Haiti is now marking the eighth year of the UN Stabilisation Mission in Haiti (MINUSTAH). Debate about its eventual withdrawal is intensifying under the one year-old administration of President Michel Martelly. Opposition to its presence stems from the country’s nationalistic pride, anger at the cholera epidemic linked to UN peacekeepers and publicity surrounding unacceptable abuses by a small number of peacekeepers. Yet even its critics admit the country’s still limited police force cannot guarantee the security needed to protect citizens, enforce the law and underpin political stability. The real debate is not whether MINUS­TAH should leave but when, and what to change in Haiti and in the mission’s mandate, structure and behaviour to ensure that a phased withdrawal is linked to stronger institutions and progress toward lasting stability and development.

On 8 March 2012, the UN Security Council welcomed progress in Haiti and confirmed a start toward MINUS­TAH’s military drawdown, returning to the levels before the devastating quake that rocked the island in January 2010. Before the October renewal of the peacekeeping mandate, with preliminary discussions already planned for August, consensus needs to be forged between the UN, Latin American nations which provide the bulk of the troops, other international contributors, donors and the Haitian nation. That consensus has to be built on an objective analysis of MINUSTAH’s past performance and priorities for restructuring, Haiti’s continuing political instability, weak institutions and extreme poverty.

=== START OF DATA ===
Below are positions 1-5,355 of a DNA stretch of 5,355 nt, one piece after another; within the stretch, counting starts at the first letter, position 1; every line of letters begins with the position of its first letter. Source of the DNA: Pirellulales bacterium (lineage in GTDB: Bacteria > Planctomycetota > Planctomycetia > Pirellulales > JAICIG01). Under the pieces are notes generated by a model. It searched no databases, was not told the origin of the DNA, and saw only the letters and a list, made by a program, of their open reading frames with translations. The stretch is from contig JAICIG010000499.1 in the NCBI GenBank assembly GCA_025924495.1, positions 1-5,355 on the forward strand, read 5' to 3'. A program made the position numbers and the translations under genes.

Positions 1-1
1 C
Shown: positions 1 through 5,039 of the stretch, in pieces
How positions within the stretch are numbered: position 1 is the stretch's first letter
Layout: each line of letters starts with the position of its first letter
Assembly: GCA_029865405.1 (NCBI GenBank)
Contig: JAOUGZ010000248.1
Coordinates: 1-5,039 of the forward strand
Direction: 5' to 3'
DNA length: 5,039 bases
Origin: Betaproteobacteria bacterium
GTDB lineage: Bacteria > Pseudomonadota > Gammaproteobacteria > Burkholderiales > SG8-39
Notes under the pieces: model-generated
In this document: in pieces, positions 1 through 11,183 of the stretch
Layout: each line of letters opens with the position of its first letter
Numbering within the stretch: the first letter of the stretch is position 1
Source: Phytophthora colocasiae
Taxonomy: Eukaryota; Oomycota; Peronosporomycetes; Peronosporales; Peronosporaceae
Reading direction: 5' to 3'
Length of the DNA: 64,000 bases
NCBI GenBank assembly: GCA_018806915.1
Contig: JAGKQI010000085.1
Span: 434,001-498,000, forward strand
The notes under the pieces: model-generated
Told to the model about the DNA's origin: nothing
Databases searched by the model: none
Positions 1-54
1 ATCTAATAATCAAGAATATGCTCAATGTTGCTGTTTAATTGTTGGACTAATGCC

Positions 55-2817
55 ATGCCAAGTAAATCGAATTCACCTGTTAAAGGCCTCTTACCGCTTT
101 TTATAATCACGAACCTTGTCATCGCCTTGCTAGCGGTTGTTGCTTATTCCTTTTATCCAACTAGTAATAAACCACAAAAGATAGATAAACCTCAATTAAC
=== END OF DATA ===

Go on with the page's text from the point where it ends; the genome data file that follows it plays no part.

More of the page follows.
Haiti remains ensnared in a deep political, social and economic crisis. Despite the past presence of 12,000 UN military and police and the resumption of significant post-earthquake aid, progress in reconstruction, development and rule of law is disappointing. Haiti needs at least double its current numbers of police, with adequate training and vetting, deployed and capable of protecting its citizens and borders from home-grown and transnational criminal threats. A second five-year national police development plan needs to be adopted and implemented to chart that growth and the police need to be part of a comprehensive and professional justice system securely founded on the rule of law. The Martelly government should put on hold the reconstitution of the army until these goals are met.

Both the Haitian government and the UN Security Council are looking for a way out for MINUSTAH, but it would be foolhardy to rush that process given the serious gaps in consolidating security and justice. Despite the voices advocating for a more rapid exodus, it is unlikely that full departure can or should be accomplished before a third peaceful handover of democratic power takes place at the end of the Martelly presidency, five years from now, which also should correspond to the completion of the second five-year police development plan.